First Patient Consent for Data Sharing with Electronic Health Record Research | The purpose of the Electronic Health Record Study is to help improve patient care

The first patients have agreed to share their clinical data with the electronic health record (EHR) study, according to a release from the Parent Project Muscular Dystrophy (PPMD).

The goal of the study is to help clinicians and researchers improve care and learn more about Duchenne and Becker muscular dystrophy.

Health record data will be sent securely to PPMD’s Duchenne Outcomes Research Interchange (or Interchange), a repository that combines patient-reported information from the Duchenne Registry with EHR data collected directly from the clinic. Industry partners who have approved therapies also contribute data.

“Recent advances in technology around shared data have enabled PPMD ​​to combine these datasets within a centralized data exchange that will benefit the entire community, from patients to clinicians and scientists researching therapeutics and treatments,” Ann Martin, a certified genetic counselor and PPMD ​​vice president of community research and genetic services, said in a news release. “The PPMD ​​Interchange provides this central repository for all types of Duchenne and Becker data and ‘real world evidence’ to be collected and analyzed.”

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Searching for the most complete dataset on Duchenne and Becker muscular dystrophies

Duchenne and Becker are the most common types of muscular dystrophy, causing progressive muscle weakness.

PPMD works to accelerate research and ensure access to optimal health care and approved cutting-edge therapies for all patients. The organization launched Interchange in 2018 with health data informatics company Prometheus Research (part of IQVIA). All data collected is stored in accordance with industry standards and patient privacy laws, and the repository ensures that the information is used only for Duchenne and Becker research and for better care.

Once a patient consents to join the EHR, data is automatically collected from physician visits without additional burden on patients and families. Data shared includes information about diagnosis, health status, laboratory tests, medical procedures and medications. Retrospective information will be collected and prospective data will be shared until the study is completed or the patient withdraws.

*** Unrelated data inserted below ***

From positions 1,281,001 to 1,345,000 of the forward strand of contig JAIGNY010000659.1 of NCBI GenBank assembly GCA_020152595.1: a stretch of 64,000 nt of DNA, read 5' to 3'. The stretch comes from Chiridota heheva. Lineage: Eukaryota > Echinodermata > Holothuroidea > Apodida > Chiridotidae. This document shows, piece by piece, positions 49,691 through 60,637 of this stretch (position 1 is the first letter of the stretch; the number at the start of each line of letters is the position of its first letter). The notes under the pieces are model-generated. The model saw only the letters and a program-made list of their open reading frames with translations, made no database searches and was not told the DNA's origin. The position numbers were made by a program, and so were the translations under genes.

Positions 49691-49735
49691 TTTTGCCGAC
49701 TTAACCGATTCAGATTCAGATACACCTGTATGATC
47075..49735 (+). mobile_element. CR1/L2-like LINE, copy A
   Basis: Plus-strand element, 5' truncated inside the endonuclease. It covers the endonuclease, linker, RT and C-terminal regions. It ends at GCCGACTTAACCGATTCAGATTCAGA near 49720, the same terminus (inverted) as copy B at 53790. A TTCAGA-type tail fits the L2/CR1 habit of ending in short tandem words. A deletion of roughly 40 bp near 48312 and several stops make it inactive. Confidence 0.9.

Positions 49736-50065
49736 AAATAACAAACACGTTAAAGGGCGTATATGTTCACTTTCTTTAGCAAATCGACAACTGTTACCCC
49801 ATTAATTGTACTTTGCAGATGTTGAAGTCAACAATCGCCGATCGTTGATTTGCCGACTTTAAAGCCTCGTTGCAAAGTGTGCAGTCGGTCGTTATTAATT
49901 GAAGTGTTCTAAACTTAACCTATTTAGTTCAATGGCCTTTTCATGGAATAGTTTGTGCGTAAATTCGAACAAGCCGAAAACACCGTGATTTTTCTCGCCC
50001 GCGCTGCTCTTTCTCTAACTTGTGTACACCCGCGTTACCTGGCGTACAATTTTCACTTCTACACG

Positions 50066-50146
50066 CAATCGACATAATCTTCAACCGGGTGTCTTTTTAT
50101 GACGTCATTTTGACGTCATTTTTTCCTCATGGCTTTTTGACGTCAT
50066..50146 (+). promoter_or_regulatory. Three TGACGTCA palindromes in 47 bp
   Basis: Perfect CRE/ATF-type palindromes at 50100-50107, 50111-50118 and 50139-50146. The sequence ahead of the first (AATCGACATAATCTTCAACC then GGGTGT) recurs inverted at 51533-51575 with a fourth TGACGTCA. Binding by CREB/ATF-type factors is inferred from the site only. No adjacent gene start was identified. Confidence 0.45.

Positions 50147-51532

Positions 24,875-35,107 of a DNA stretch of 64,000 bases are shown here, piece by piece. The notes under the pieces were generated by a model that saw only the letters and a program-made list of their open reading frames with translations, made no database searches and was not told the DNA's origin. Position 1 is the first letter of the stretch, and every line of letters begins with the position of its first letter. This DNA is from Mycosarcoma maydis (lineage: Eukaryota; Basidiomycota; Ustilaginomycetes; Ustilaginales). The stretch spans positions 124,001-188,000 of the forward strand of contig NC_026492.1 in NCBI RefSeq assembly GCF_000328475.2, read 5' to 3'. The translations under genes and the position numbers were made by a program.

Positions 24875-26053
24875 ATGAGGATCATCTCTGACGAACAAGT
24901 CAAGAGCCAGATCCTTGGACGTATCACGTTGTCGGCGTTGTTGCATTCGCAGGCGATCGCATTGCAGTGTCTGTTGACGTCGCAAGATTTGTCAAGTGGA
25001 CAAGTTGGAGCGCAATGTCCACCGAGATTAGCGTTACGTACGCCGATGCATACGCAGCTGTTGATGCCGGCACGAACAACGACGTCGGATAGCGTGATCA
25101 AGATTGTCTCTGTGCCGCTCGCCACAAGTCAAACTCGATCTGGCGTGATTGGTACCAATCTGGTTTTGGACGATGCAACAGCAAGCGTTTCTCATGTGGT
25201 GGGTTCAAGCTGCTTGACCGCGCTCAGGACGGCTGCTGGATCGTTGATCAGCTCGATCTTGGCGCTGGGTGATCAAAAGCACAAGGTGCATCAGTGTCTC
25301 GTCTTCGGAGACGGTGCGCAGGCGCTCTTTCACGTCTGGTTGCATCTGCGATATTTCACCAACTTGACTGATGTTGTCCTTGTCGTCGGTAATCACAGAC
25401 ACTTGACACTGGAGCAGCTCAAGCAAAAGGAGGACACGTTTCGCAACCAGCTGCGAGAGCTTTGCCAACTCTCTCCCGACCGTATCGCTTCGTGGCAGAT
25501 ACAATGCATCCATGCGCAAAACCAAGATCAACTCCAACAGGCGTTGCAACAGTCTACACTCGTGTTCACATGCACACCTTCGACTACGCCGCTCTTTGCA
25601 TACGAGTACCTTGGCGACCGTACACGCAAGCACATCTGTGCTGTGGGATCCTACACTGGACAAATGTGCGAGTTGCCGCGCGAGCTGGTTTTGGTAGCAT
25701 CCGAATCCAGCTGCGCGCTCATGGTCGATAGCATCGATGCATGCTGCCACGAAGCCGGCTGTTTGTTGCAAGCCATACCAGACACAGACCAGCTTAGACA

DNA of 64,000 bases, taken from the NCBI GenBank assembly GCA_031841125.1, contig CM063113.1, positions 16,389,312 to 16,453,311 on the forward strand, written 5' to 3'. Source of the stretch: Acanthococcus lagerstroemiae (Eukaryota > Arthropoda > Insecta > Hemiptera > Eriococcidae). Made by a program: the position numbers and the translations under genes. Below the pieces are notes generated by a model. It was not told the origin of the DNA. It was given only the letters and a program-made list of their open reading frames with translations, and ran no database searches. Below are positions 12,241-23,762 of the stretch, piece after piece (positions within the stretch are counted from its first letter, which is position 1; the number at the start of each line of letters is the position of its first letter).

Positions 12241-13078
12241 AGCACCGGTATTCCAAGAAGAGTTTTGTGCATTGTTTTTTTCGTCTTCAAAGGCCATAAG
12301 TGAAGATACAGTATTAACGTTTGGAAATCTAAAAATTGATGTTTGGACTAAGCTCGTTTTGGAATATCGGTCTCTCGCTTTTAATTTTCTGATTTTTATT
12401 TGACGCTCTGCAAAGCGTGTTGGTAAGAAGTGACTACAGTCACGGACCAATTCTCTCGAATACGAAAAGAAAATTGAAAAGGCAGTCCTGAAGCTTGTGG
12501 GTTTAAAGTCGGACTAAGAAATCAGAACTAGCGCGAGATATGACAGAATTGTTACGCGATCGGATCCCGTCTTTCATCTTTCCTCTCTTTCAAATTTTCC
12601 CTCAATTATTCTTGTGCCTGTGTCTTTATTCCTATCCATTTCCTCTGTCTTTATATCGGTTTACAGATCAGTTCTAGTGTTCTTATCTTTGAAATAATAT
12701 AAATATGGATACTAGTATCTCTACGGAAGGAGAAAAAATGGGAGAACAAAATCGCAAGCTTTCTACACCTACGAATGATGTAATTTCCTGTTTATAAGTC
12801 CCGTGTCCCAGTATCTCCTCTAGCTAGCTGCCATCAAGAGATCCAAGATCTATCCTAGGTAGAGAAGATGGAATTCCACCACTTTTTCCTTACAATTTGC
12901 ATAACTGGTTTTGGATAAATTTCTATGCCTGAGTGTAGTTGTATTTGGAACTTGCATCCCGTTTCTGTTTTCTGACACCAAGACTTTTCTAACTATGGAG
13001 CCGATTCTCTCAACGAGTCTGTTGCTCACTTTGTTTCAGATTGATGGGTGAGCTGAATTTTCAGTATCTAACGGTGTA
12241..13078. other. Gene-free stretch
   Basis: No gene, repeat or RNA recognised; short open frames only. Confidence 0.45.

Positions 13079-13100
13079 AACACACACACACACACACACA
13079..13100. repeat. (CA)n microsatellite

“Collecting data directly from EHRs takes advantage of recent advances in health data interoperability, positioning patient advocacy groups to collect data more easily without requiring either the clinician or the patient to enter the data themselves,” said Megan Freed , PPMD ​​director of data and technology strategy. “It’s faster and more efficient for everyone, with less room for error.”

Although patients are not required to be registered in the Duchenne registry, the ultimate goal is to have this data included in the exchange, creating the most complete data set for Duchenne and Becker muscular dystrophies.

These data sources fit together like puzzle pieces to create a picture of the disorders, said Pat Furlong, founder and CEO of PPMD.

“The Duchenne registry remains a critical tool in Duchenne research because it will always be important to get information directly from patients about how they feel and what they can do,” Furlong said. “And now, powered by 15 years of robust data thanks to our amazing community, it’s ready to expand and evolve. With the addition of EHR data, the PPMD ​​exchange will provide a more complete picture of Duchenne and Becker, allowing researchers and clinicians to improve care and develop treatments faster.”

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Arkansas Children’s Hospital is the first certified center to participate in the study

Arkansas Children’s Hospital is the first Certified Duchenne Care Center (CDCC) to participate, and several centers are in the process of joining the EHR study later this year, according to PPMD.

“As physicians treating patients with Duchenne and Becker, the more information we have about this rare, multisystem disease, the more informed decisions we can make about clinical care,” said Aravindhan Veerapandiyan, MD, assistant professor of pediatrics at the University of Arkansas for medical sciences. “Being able to view in Interchange population-level data from our clinic compared to other Duchenne and Becker clinics in the CDCC network is incredibly valuable to the advancement of science.”

PPMD plans to invite all CDCCs in its network to participate in the EHR study. Patients at these centers will be invited to join the study during an upcoming clinic visit or by phone.

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